Cutting Life Short
The so-called habitable zone around a star is loosely defined as planetary orbits in which water would be liquid, not vapor or solid, on the planets' surface. These orbits are closer-in for smaller (less bright) stars.
However, habitability is not a permanent property of a planet.
"For some planets around low mass stars, they are not going to hang around in the habitable zone forever," says Rory Barnes of the Lunar and Planetary Institute at the University of Arizona. "They are going to be pulled out."
The pulling is due to tidal forces that arise because the gravitational attraction between planet and star is not uniform over their surfaces.
Barnes and his colleagues have shown that the tidal forces around a small mass star can draw a planet from the habitable zone on the order of a billion years, as reported in a recent issue of the journal Astrobiology.
If some of these migrating planets can be detected, they could provide a test of the Gaia hypothesis, which says that life can force changes to a planet in order to keep it in a habitable state.
Migration of planets is thought to be common-place around stars during the first few million years after they form. This is due to interactions between planets and a short-lived dusk-filled disk.
However, migration by tidal forces is different and happens over much longer time-scales, Barnes says.
Just as the moon causes a rise in the Earth's oceans due to its non-uniform gravitational attraction, a planet will cause a tidal "bulge" to appear on the surface of its star. If the planet is revolving faster than the star is rotating, this stellar bulge provides a drag on the planet that causes it to lose energy and fall closer in towards the star.
The rate of this inward migration depends on how eccentric, or non-circular, a planet's orbit is. The researchers calculate that planets with eccentricities greater than 0.5 are vulnerable to this effect (the Earth has an eccentricity of 0.017). Roughly 20 percent of known exoplanets have eccentricities that are this high, Barnes says.
Barnes and his collaborators are the first to look at how tidal migration might cut short the habitability of a planet.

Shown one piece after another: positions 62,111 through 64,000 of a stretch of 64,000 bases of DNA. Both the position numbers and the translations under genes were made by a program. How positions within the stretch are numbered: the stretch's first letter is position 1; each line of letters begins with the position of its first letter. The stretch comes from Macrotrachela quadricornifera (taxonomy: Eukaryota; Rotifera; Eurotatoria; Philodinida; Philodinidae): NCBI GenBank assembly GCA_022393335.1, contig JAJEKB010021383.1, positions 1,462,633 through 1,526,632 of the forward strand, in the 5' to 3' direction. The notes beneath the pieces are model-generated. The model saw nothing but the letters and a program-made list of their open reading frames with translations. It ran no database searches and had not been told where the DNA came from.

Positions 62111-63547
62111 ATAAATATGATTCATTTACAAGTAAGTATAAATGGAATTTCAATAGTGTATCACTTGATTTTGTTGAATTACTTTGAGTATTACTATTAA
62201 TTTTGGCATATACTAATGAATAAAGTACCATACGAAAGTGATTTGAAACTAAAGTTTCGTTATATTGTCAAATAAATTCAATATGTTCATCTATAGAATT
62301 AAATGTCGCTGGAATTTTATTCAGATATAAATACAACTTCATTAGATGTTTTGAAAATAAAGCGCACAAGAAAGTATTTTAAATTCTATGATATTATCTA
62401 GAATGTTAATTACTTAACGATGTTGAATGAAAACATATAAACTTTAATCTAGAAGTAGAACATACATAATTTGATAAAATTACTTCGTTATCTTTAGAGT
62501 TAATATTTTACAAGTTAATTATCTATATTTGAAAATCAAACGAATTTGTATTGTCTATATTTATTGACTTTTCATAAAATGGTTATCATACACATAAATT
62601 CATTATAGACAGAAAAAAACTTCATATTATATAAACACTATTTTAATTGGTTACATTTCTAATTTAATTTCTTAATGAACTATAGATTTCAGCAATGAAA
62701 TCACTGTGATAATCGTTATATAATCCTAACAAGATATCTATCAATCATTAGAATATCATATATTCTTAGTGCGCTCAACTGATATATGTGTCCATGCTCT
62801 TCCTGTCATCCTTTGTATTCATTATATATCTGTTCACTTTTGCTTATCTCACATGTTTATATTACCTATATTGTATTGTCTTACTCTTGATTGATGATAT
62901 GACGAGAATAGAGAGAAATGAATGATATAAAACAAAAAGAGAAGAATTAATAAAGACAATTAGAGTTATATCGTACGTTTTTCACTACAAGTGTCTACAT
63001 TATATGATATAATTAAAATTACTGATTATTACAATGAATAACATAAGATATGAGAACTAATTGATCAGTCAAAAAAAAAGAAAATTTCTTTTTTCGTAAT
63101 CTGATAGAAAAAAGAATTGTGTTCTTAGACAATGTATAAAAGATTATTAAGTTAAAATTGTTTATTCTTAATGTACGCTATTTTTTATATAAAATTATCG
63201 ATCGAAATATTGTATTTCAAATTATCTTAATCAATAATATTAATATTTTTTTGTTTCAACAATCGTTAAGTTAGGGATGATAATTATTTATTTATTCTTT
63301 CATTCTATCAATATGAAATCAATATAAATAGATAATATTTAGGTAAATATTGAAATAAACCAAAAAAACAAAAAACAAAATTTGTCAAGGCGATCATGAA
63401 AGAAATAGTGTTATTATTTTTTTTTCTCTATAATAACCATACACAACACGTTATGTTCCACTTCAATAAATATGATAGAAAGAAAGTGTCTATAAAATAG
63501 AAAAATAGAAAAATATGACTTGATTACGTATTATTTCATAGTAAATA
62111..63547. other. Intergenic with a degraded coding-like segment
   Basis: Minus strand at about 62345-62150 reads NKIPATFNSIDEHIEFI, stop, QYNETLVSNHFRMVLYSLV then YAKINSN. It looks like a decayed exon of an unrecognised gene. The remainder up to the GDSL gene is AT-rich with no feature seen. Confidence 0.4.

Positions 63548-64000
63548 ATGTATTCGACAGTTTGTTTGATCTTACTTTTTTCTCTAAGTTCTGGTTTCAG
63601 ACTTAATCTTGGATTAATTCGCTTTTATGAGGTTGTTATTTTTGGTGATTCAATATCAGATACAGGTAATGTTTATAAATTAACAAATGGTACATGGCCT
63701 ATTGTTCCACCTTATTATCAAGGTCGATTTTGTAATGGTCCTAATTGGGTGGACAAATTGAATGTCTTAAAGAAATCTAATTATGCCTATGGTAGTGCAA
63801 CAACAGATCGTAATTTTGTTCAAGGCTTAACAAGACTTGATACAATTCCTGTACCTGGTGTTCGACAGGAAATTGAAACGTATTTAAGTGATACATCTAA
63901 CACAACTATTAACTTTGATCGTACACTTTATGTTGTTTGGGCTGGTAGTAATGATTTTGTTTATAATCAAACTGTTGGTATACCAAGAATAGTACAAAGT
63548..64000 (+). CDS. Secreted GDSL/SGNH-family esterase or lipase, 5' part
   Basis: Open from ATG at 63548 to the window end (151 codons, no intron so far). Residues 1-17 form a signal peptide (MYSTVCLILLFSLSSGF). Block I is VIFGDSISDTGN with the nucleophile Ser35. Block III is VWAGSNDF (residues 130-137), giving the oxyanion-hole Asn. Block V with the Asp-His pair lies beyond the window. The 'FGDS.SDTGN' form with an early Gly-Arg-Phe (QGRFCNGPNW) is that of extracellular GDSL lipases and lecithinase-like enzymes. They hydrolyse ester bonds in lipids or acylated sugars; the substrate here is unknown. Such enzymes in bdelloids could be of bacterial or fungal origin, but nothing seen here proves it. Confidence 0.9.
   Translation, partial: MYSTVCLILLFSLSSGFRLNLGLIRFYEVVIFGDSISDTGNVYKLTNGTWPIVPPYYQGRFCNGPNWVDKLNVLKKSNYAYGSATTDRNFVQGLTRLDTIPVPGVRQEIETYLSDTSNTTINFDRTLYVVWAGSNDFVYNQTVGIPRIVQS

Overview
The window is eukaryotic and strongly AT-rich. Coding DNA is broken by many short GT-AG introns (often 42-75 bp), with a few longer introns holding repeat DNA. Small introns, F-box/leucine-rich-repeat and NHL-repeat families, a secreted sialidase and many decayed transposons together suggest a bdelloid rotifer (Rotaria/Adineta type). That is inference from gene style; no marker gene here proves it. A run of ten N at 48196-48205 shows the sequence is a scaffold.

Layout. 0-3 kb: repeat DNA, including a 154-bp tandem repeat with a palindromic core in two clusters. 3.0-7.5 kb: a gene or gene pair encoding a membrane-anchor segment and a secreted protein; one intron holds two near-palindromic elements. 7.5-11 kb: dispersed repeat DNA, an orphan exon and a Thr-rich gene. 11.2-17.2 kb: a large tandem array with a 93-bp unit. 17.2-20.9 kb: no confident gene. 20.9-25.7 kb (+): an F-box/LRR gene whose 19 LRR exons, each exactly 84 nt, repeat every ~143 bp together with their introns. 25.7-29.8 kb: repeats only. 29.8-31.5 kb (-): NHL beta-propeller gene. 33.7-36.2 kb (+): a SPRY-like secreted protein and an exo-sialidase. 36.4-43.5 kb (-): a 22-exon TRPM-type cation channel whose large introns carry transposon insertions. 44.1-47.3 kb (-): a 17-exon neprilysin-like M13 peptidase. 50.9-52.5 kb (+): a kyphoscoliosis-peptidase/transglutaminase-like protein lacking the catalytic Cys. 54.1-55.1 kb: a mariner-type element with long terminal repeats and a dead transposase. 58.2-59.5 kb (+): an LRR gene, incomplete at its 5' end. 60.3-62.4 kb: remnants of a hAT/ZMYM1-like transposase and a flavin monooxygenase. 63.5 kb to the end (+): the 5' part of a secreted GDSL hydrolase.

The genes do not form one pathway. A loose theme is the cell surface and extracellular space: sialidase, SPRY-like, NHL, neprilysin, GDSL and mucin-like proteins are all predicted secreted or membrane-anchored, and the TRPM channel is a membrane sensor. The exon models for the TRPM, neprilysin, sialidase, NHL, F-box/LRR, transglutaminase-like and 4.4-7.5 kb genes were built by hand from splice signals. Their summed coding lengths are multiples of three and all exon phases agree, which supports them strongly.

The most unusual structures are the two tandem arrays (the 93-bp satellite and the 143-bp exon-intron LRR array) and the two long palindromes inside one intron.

"We are looking at the overlap of the habitable zone and where tidal effects matter," Barnes says.
For big stars with masses more than 35 percent of our sun, there is no overlap. In this case, tidal migration occurs only for planets that start out relatively close to the star - too close to be in the habitable zone.
The situation is different for low mass stars. Here, planets with highly eccentric orbits that start out in the habitable zone will eventually move closer to their central star. The increase in radiation due to this inward spiral will raise temperatures above the boiling point of water, endangering whatever life might have formed.
The researchers have looked at various scenarios and shown that the habitable lifetime around low mass stars can be less than one billion years.
If life can originate on one of these migrating planets, can it survive the increase in radiation as the planet moves out of the traditionally defined habitable zone?
Answering this question could provide a laboratory for studying the Gaia hypothesis, which says life can alter a planet's climate and geochemistry to better suit life. "It provides a grand picture of evolution," Barnes says.
If astronomers could detect a biosignature (such as an unstable mixture of atmospheric gases) on a planet that had migrated out of the habitable zone, then this might imply that the planet's biology had altered the planet - maybe by increasing the reflectivity of the atmosphere - in order to survive.
The researchers applied their analysis to the planetary system around the red dwarf Gliese 581, whose mass is one third that of our sun. Recently, three planets have been discovered around this low mass star, and one of them (Gliese 581 c) is just inside the habitable zone.
The researchers wondered whether Gliese 581 c might have once been in the habitable zone and then later migrated out. It turns out the answer is probably no, but Barnes is confident that eventually astronomers will find a planet whose habitability has been cut short.
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